Amy Yedid

This morning I was watching an episode of the show Friends. In the episode the character Ross has a child with this girl Carol who is a lesbian. When Carol dropped or their son Ben to Ross’s house, Ross noticed his son holding a Barbie. He asked Carol why Ben was holding a Barbie and she said because he always plays with it and he likes it. This got me thinking about the time in class we spoke about if parents should let heir children play with toys of the opposite sex. Should a boy play be allowed to play with Barbie’s and should girls be allowed to play with monster trucks? When watching this episode Ross convinced his son to play with the boy toys and let go of the Barbie. It’s a very controversial topic and while watching this episode I really didn’t know what to do


2 thoughts on “Amy Yedid

  1. I remember seeing that episode of Friends and my first thought was that it exhibited very old fashioned values that were present in television in the 90’s. It was interesting to see that only Ross (a man) had a problem with his son playing with a doll, while the women on the show were more understanding and rational, stating that a child should play with whatever he chooses. This goes into our discussion of why some toys are gendered the way they are? Why are dolls considered female toys while action figures are considered male toys. Who dictates which toy is for which sex? There was also an episode of Full House (on air around the same time as Friends), and the father was very against his sons playing with “female” toys. Again it was the father who wanted to preserve his son’s masculinity, while the women were more liberal. This just goes to show how much pressure our society puts on masculinity. In the media you don’t really see girls playing with cars, action figures, or something blue as such a big deal, while boys playing with dolls or wearing ink is a big deal.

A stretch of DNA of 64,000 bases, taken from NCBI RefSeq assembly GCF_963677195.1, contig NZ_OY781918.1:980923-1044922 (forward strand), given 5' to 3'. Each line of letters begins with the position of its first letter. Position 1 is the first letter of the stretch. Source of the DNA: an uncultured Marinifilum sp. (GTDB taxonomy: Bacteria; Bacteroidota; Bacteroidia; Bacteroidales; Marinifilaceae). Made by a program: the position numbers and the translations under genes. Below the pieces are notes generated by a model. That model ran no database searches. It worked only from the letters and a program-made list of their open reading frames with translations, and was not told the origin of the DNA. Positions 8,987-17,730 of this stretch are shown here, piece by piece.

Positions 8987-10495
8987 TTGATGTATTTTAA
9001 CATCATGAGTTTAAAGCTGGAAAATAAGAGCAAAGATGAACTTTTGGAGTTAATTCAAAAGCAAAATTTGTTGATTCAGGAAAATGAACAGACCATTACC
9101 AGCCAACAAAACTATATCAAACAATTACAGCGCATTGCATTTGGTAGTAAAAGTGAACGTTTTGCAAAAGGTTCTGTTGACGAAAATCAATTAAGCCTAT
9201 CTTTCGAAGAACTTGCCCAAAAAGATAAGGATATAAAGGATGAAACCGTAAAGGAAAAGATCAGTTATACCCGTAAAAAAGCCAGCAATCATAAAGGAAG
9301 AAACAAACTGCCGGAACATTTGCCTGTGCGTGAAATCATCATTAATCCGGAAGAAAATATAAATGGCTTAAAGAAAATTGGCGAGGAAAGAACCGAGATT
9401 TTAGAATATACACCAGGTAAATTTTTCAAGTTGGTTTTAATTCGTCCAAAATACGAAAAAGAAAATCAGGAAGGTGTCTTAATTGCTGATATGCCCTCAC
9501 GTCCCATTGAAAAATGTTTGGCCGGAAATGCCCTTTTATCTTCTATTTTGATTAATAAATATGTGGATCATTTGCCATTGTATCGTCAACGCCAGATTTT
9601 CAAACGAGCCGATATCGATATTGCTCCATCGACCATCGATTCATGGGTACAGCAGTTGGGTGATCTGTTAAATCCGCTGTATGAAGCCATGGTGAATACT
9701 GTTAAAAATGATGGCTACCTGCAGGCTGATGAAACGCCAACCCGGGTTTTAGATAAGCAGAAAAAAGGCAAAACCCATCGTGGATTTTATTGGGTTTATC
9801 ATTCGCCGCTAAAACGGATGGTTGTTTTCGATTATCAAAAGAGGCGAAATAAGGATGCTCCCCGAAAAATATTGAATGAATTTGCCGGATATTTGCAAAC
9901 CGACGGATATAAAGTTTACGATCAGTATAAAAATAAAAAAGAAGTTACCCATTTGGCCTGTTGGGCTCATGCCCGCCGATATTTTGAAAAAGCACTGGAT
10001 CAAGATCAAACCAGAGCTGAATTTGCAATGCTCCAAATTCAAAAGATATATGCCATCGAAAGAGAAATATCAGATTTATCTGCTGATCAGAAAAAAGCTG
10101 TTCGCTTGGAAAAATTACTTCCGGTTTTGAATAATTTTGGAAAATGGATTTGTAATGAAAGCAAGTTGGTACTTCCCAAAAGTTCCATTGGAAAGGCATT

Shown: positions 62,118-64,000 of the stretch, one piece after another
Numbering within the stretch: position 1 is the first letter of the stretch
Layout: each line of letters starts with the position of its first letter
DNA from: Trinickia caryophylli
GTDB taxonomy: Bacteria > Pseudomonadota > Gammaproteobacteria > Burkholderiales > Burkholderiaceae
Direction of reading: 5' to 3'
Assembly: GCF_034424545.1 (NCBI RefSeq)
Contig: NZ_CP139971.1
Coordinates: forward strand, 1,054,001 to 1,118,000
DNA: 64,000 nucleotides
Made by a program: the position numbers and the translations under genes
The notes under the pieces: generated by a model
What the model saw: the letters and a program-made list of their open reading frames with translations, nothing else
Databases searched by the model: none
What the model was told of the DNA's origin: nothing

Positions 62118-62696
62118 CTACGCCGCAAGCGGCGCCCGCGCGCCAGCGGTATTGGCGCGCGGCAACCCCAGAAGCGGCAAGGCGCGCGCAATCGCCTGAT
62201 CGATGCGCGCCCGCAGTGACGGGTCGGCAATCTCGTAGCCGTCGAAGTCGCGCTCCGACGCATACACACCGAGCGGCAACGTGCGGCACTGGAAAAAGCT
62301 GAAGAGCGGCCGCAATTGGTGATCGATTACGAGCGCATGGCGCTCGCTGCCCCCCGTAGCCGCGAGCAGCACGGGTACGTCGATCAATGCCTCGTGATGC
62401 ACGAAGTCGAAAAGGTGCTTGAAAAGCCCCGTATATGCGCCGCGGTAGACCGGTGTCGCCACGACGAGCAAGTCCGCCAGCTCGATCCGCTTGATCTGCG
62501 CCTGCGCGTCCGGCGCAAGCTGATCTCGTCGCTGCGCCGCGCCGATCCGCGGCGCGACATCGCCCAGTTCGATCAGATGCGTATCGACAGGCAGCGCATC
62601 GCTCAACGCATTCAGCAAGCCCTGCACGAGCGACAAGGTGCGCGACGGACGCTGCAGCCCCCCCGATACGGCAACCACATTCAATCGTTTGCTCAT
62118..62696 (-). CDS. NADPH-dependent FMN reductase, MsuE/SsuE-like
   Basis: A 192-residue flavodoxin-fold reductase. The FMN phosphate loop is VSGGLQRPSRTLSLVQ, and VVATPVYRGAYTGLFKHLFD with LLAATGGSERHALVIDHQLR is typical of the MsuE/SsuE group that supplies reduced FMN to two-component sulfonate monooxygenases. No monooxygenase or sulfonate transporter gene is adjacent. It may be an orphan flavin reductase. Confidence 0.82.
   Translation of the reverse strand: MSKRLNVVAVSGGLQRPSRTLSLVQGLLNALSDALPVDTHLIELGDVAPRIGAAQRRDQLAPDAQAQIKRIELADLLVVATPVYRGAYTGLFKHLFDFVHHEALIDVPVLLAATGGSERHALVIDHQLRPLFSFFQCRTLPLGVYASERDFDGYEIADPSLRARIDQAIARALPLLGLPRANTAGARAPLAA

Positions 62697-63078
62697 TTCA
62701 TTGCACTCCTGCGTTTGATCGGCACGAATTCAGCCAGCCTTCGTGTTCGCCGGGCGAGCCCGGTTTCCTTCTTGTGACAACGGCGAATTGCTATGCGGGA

2. I think that it may be a natural reaction for parents to think this, but not because they are sexist or homophobic. Society has molded us to believe a “boys should wear blue and girls should wear pink” stereotype. Obviously this branches out farther than just colors, but it is the idea that boys should do “boy-like” things and girls should do “girl-like” things. So, when a young kid does something that society considers a habit of the opposite sex, it gives people this underlying nervousness that if they stray from the norm they will be considered different in a society that doesn’t always embrace difference.


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